The risk of Renewable Obligation (RO) mutualisation has grown, as the supply market continues to be challenging.
Currently, there is a potential shortfall in the RO buy-out fund of approximately half of the £16.94 million mutualisation threshold, according to Cornwall Insight.
Mutualisation – by which the shortfall in RO payments made to the regulator Ofgem in leu of suppliers using renewable generation, is distributed among suppliers who have made their payments – will happen if suppliers reach this set threshold.
The shortfall has been created by supplier exits, although fewer have left the market in the current RO period – with just seven leaving the market over the year – than the previous couple of years.
Tim Dixon, wholesale team lead at Cornwall Insight, said: “Contrary to the two previous compliance periods where the mutualisation trigger was breached, it is not currently expected that the impact of supplier exits in CP18 will surpass this amount. The seven exited suppliers each had relatively small supply volumes in the 2019/20 period.
“This does not mean there is not a risk of mutualisation, as we could see further suppliers exit the market in the months ahead, or suppliers failing to meet the late payment deadline.”
Suppliers have been able to benefit from the government's furlough scheme over the past six months, which may have contributed to the lower number leaving the market in comparison with the surge in the previous two years. More than 16 small suppliers in the UK closed during that period, with some pointing to the high RO fees as a factor.
In October 2019, Ofgem had to order four suppliers to pay their outstanding RO fees – Delta Gas and Power, Gnergy, Robin Hood Energy and Toto Energy. Since this point, Toto Energy and Gnergy have both exited the market, while Robin Hood Energy has sold its customer base after struggling.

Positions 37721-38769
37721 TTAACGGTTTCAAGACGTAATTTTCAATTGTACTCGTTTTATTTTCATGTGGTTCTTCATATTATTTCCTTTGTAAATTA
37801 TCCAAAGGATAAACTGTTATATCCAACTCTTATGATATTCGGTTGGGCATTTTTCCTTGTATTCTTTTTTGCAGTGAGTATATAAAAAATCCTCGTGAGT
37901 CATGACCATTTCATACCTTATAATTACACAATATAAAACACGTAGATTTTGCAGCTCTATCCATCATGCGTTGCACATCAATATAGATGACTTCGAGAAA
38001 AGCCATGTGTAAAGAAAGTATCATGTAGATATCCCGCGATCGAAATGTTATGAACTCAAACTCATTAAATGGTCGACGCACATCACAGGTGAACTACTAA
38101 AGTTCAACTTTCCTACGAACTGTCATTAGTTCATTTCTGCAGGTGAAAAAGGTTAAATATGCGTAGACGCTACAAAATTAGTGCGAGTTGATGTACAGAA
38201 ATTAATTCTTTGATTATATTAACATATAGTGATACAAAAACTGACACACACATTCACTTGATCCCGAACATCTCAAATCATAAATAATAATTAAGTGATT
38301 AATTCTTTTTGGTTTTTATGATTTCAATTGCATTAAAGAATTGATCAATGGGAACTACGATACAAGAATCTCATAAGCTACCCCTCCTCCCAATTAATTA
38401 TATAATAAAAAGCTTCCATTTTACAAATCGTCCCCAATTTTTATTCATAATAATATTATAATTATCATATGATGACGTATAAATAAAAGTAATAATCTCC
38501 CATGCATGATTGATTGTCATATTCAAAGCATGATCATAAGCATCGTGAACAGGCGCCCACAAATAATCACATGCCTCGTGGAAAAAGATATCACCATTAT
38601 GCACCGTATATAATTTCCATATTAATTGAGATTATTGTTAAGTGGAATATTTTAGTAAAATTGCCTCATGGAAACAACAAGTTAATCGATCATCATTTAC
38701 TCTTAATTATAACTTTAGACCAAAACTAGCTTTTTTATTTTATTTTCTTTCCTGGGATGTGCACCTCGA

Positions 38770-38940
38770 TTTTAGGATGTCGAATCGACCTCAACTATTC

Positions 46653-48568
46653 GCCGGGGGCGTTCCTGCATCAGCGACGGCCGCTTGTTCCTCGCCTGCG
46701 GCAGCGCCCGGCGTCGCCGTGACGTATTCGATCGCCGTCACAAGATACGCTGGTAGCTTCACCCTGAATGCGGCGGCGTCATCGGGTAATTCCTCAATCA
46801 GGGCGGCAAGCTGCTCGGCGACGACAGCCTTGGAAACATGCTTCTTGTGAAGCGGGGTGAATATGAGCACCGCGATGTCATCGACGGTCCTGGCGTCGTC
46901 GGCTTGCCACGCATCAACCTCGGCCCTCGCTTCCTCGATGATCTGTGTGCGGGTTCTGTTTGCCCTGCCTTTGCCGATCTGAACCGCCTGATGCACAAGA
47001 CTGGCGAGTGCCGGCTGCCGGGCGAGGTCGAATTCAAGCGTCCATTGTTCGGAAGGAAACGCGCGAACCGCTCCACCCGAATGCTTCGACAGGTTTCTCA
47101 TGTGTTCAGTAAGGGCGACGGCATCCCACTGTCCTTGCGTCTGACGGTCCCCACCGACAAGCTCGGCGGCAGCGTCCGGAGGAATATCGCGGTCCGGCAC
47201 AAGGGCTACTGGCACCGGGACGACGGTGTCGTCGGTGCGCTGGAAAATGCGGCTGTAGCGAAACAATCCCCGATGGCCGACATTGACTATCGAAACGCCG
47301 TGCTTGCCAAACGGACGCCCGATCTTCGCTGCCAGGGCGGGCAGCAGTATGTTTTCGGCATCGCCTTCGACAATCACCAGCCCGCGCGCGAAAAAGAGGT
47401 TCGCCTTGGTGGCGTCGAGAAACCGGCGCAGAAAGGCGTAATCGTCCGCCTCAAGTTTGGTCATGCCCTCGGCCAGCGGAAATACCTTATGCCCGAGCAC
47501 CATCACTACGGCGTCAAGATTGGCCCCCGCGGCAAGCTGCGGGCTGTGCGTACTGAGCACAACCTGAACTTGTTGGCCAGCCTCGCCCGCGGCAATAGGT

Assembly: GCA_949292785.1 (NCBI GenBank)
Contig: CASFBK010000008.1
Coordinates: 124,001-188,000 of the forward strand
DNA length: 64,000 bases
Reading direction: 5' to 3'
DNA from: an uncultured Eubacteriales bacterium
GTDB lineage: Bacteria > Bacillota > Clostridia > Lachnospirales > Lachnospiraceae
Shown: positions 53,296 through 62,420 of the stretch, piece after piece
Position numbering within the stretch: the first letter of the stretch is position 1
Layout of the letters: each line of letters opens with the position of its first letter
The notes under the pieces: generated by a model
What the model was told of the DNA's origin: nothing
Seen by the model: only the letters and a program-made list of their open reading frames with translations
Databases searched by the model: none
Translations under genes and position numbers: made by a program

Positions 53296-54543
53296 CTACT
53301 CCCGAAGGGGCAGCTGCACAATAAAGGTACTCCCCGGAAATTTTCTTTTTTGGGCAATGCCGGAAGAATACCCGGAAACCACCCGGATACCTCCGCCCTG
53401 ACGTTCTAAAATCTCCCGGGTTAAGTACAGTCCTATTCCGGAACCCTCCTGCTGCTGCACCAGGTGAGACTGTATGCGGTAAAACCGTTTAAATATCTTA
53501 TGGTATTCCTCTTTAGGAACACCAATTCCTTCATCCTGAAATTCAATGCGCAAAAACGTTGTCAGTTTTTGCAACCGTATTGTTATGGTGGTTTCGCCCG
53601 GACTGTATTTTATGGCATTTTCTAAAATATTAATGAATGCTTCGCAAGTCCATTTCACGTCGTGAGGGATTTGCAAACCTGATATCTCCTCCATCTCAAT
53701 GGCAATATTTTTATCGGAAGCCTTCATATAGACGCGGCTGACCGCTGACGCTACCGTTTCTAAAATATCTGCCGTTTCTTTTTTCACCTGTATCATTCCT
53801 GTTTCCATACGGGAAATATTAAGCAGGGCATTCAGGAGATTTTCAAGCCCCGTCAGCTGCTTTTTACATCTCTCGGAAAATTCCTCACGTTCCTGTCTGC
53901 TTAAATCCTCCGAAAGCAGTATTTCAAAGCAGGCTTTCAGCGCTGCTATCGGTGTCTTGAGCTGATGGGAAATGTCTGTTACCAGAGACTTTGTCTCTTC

More exits could still take place in C18, however, due to challenging market conditions continued Dixon.
“In fact, should a supplier comparable to Extra Energy, Economy Energy or Spark Energy – all of which exited the market the previous year – exit the market it would likely tip the scale and push the shortfall in the buy-out fund towards the mutualisation trigger.
“Suppliers have had to face challenging market conditions amid the COVID-19 pandemic, and as a result, there is a heightened risk that some suppliers may now be unable to meet their obligations and instead contribute towards triggering mutualisation. If mutualisation does occur the costs will be recovered from suppliers who met their obligations and ultimately be passed on to the consumers’ bill.”
In 2019, Ofgem paid out £109,529,764 to suppliers who presented RO Certificates, meaning suppliers got £6.80 for every ROC that they presented.
The initial compliance deadline has now passed, and suppliers with remaining obligations will have until the late payment deadline of 31 October to make up anything outstanding.
“This could prove a particularly fateful day for the energy sector, with both the RO late payment deadline and the end of the furlough scheme set to end,” warned Dixon.